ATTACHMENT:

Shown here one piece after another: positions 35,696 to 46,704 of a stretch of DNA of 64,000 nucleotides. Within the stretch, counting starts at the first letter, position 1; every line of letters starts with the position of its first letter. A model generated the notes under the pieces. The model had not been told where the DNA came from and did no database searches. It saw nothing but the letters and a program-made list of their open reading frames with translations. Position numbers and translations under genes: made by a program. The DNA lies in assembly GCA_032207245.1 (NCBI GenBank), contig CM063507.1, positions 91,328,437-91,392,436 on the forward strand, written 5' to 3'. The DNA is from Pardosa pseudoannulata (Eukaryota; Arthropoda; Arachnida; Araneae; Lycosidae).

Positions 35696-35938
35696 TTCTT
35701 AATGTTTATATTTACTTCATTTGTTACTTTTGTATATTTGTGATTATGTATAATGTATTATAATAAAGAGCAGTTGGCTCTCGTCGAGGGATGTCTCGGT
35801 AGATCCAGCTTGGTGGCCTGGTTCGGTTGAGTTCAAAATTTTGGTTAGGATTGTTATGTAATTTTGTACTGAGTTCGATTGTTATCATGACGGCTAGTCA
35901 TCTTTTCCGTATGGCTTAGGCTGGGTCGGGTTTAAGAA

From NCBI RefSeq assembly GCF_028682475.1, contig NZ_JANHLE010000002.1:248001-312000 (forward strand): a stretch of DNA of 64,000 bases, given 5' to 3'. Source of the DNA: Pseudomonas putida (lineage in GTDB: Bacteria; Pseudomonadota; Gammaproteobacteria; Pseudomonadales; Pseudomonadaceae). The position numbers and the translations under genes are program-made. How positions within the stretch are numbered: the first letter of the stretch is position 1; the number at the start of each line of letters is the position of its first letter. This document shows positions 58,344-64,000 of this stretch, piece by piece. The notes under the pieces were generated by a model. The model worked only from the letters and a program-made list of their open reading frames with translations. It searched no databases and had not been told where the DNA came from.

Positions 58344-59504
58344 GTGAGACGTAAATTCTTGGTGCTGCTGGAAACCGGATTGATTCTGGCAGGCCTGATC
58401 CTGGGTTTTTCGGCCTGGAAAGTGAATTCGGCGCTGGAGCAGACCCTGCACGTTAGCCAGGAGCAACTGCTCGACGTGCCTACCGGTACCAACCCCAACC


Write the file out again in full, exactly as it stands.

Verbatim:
Shown here one piece after another: positions 35,696 to 46,704 of a stretch of DNA of 64,000 nucleotides. Within the stretch, counting starts at the first letter, position 1; every line of letters starts with the position of its first letter. A model generated the notes under the pieces. The model had not been told where the DNA came from and did no database searches. It saw nothing but the letters and a program-made list of their open reading frames with translations. Position numbers and translations under genes: made by a program. The DNA lies in assembly GCA_032207245.1 (NCBI GenBank), contig CM063507.1, positions 91,328,437-91,392,436 on the forward strand, written 5' to 3'. The DNA is from Pardosa pseudoannulata (Eukaryota; Arthropoda; Arachnida; Araneae; Lycosidae).

Positions 35696-35938
35696 TTCTT
35701 AATGTTTATATTTACTTCATTTGTTACTTTTGTATATTTGTGATTATGTATAATGTATTATAATAAAGAGCAGTTGGCTCTCGTCGAGGGATGTCTCGGT
35801 AGATCCAGCTTGGTGGCCTGGTTCGGTTGAGTTCAAAATTTTGGTTAGGATTGTTATGTAATTTTGTACTGAGTTCGATTGTTATCATGACGGCTAGTCA
35901 TCTTTTCCGTATGGCTTAGGCTGGGTCGGGTTTAAGAA

From NCBI RefSeq assembly GCF_028682475.1, contig NZ_JANHLE010000002.1:248001-312000 (forward strand): a stretch of DNA of 64,000 bases, given 5' to 3'. Source of the DNA: Pseudomonas putida (lineage in GTDB: Bacteria; Pseudomonadota; Gammaproteobacteria; Pseudomonadales; Pseudomonadaceae). The position numbers and the translations under genes are program-made. How positions within the stretch are numbered: the first letter of the stretch is position 1; the number at the start of each line of letters is the position of its first letter. This document shows positions 58,344-64,000 of this stretch, piece by piece. The notes under the pieces were generated by a model. The model worked only from the letters and a program-made list of their open reading frames with translations. It searched no databases and had not been told where the DNA came from.

Positions 58344-59504
58344 GTGAGACGTAAATTCTTGGTGCTGCTGGAAACCGGATTGATTCTGGCAGGCCTGATC
58401 CTGGGTTTTTCGGCCTGGAAAGTGAATTCGGCGCTGGAGCAGACCCTGCACGTTAGCCAGGAGCAACTGCTCGACGTGCCTACCGGTACCAACCCCAACC